One of the reasons that many people keep their savings in the bank is for the security of knowing that those funds will be there when they need them. But recent high-profile bank failures may have some folks concerned that their nest egg isn’t as secure as they might think. Such fears may be overblown, however.
Before you panic, read on for answers to common questions about bank failures—and what they could mean for you.
How common are bank failures?
Bank failures are relatively uncommon, but they happen periodically during economic uncertainty. While there have been three bank failures this year, there weren’t any in 2021 or 2022.
What happens if my bank fails?
In most cases, you’ll get your money back. Most American banks have deposit insurance with the Federal Deposit Insurance Corporation (FDIC), for most deposits up to $250,000. That includes both the principal that you’ve deposited as well as any interest the account has earned up until the date of the bank failure. Since the creation of FDIC, no depositor has ever lost any insured money in a bank failure. If you keep your deposits with a credit union, you have coverage through the National Credit Union Administration (NCUA).
In the most recent failures, the federal government promised to return depositors their total balance, even beyond the $250,000 limit. There is no guarantee that it would provide such a backdrop in the future, but some lawmakers have begun discussing whether it’s time to raise that cap.
If your bank fails, you can file a claim with the FDIC the following day through the FDIC website (FDIC.gov) or by calling the agency at 877-275-3342. Once a bank fails, the FDIC will either liquidate its accounts (by paying out insured deposits) or look for another bank to purchase its accounts.
What is the FDIC
The FDIC is the federal agency that insures bank accounts. The federal government created the FDIC in 1933 during the Great Depression, after bank failures created instability in the financial markets and many Americans lost their savings. The FDIC receives its funding through premiums paid by banks, with larger banks paying higher premiums.
A five-member board (comprised of three presidential nominees, the Comptroller of the Currency and the director of the Consumer Financial Protection Bureau) oversees the agency. The agency has recently announced a plan to charge a “special assessment” to the largest banks’ pay to replenish its coffers after making payouts after the recent bank failures.
How do I know if my money is insured?
Because of the peace of mind it gives depositors, most banks make it clear on their website and other marketing materials that they have FDIC insurance, but if you’re not sure you can always ask your financial institution. FDIC coverage is automatic when you open a covered account with an FDIC-insured bank.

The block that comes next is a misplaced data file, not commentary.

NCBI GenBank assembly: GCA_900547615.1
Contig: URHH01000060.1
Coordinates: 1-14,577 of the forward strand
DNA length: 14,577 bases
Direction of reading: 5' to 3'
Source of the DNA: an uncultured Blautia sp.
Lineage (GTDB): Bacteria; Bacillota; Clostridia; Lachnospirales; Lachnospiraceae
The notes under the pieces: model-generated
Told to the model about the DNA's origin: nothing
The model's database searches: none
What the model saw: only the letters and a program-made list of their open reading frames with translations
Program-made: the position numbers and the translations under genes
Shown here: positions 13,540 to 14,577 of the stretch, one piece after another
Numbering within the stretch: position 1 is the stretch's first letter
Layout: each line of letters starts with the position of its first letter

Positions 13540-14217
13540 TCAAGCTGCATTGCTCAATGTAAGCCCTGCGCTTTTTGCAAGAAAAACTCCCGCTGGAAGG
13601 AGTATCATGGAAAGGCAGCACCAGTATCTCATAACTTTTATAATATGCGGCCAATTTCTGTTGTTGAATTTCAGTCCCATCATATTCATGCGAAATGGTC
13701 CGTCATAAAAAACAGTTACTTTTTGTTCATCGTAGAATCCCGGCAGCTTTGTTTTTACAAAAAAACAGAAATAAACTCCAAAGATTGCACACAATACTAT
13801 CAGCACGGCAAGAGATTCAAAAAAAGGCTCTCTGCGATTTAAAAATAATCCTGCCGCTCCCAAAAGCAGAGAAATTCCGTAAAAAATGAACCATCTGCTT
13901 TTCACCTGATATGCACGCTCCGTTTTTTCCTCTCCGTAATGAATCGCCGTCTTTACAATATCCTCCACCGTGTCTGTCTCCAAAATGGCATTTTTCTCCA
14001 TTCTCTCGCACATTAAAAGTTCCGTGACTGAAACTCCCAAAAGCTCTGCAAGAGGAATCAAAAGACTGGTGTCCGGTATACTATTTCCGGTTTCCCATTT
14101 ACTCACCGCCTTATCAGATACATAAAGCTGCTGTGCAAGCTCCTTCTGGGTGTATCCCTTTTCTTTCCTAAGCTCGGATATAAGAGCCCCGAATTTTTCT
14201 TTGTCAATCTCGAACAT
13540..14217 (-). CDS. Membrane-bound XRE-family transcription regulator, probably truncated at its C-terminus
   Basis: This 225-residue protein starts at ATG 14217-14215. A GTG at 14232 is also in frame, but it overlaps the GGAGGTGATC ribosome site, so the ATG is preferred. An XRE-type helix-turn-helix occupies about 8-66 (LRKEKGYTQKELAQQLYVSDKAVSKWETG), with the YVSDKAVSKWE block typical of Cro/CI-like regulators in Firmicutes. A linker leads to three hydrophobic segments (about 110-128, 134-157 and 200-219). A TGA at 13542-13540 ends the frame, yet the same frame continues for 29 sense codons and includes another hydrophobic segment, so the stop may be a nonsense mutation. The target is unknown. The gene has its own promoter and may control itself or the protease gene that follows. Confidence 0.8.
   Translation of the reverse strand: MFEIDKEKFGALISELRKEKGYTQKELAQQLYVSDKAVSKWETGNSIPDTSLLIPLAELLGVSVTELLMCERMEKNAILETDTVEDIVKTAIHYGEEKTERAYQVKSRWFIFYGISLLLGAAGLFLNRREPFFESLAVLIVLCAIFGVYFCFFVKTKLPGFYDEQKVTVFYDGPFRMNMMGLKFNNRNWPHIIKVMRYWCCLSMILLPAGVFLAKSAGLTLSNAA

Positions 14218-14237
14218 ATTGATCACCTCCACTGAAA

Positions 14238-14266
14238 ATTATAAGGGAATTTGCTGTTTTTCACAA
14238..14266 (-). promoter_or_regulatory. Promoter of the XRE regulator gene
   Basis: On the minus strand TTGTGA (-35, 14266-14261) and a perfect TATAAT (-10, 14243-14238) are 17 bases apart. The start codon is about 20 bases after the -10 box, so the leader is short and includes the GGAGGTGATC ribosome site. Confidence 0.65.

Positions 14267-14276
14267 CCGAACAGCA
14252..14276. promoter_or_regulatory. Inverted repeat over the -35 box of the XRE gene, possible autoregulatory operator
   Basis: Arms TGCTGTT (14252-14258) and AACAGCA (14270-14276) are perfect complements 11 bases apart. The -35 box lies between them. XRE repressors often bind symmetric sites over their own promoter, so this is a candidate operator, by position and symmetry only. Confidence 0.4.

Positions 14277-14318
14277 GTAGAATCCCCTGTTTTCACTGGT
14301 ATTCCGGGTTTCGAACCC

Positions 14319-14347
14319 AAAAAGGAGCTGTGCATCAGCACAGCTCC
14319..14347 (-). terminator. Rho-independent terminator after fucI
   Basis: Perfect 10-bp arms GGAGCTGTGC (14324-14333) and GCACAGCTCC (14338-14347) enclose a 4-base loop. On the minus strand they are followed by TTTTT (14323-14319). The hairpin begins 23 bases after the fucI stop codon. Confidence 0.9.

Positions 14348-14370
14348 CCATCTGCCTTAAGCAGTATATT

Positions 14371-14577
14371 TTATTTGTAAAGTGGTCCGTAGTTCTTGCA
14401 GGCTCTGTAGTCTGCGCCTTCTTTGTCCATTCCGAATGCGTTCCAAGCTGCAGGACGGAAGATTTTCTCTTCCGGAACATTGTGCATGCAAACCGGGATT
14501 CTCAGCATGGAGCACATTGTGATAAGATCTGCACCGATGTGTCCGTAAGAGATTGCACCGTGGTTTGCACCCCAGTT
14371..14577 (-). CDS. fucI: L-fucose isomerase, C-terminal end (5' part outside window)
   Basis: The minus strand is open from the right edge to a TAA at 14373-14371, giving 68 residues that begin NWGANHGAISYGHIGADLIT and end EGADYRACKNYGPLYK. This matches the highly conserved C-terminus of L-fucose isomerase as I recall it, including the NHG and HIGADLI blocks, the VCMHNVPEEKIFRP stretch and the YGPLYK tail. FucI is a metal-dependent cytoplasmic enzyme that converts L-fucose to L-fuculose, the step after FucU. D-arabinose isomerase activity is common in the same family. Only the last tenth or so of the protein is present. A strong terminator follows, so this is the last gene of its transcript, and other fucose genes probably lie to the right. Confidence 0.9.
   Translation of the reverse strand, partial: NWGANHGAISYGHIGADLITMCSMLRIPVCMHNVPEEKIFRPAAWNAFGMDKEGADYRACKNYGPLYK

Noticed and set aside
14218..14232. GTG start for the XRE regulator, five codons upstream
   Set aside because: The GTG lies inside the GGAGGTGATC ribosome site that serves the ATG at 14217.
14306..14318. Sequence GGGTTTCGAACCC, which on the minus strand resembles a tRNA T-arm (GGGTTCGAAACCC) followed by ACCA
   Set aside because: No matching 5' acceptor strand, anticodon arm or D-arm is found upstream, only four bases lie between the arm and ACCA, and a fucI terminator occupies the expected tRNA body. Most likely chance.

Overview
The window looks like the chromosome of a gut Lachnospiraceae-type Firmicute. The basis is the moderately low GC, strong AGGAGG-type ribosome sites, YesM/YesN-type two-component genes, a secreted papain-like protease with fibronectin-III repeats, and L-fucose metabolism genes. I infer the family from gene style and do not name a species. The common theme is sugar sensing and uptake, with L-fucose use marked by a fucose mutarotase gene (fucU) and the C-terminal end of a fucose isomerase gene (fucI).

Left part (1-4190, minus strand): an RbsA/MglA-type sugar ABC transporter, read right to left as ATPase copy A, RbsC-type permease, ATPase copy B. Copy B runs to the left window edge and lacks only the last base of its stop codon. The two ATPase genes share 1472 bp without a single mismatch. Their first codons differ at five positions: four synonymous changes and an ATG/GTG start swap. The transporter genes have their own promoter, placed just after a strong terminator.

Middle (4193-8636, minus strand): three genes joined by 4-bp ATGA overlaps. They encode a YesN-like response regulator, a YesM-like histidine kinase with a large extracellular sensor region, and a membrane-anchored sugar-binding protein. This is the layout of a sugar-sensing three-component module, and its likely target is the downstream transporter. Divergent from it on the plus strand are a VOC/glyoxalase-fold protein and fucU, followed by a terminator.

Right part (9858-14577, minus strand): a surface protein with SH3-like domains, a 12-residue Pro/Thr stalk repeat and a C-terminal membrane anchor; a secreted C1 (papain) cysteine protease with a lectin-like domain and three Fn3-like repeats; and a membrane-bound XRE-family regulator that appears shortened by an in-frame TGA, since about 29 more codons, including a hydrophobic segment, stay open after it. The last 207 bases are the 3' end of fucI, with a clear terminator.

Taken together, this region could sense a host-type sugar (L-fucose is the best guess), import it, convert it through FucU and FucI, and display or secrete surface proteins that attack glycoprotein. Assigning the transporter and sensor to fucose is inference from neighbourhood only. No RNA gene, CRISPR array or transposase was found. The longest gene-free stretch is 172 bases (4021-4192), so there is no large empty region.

FDIC covers most deposit accounts, including:
- Checking accounts
- Savings accounts
- Money market deposit accounts
- Certificates of deposit
- Cashier’s checks and money orders
FDIC does not provide insurance for investment securities such as securities in brokerage accounts, annuities, life insurance policies, or the contents of safe deposit boxes. You can use the FDIC’s Electronic Deposit Insurance Estimator (EDIE) tool to see exactly what portion of your deposits have FDIC insurance.
What should I do if I want to bank more than $250,000?
There are several ways to increase the total FDIC coverage for your deposits. One way, of course, is to simply spread your deposits across multiple banks. As long as each account balance remains less than $250,000, they will have FDIC insurance.
You can also increase your coverage by opening an account with your spouse, since joint accounts have coverage for up to $500,000 in addition to the $250,000 limit for individuals. So one couple could have $1 million in insured deposits at a bank, comprised of $500,000 in a joint account and two $250,000 individual accounts.
You can also increase your coverage at a single bank by having multiple types of accounts with different ownership structures. For example, an Individual Retirement Account (IRA) is a different type of ownership than an individual or joint account and would have its own $250,000 limit.
Some banks also have agreements with other financial institutions to provide deposit insurance in excess of $250,000, but you’d need to speak with your bank to learn more about any such arrangement.
This material has been prepared for informational purposes only, and is not intended to provide, and should not be relied on for tax, legal or accounting advice. You should consult our personal tax, legal and accounting advisors for advice before engaging in any transaction.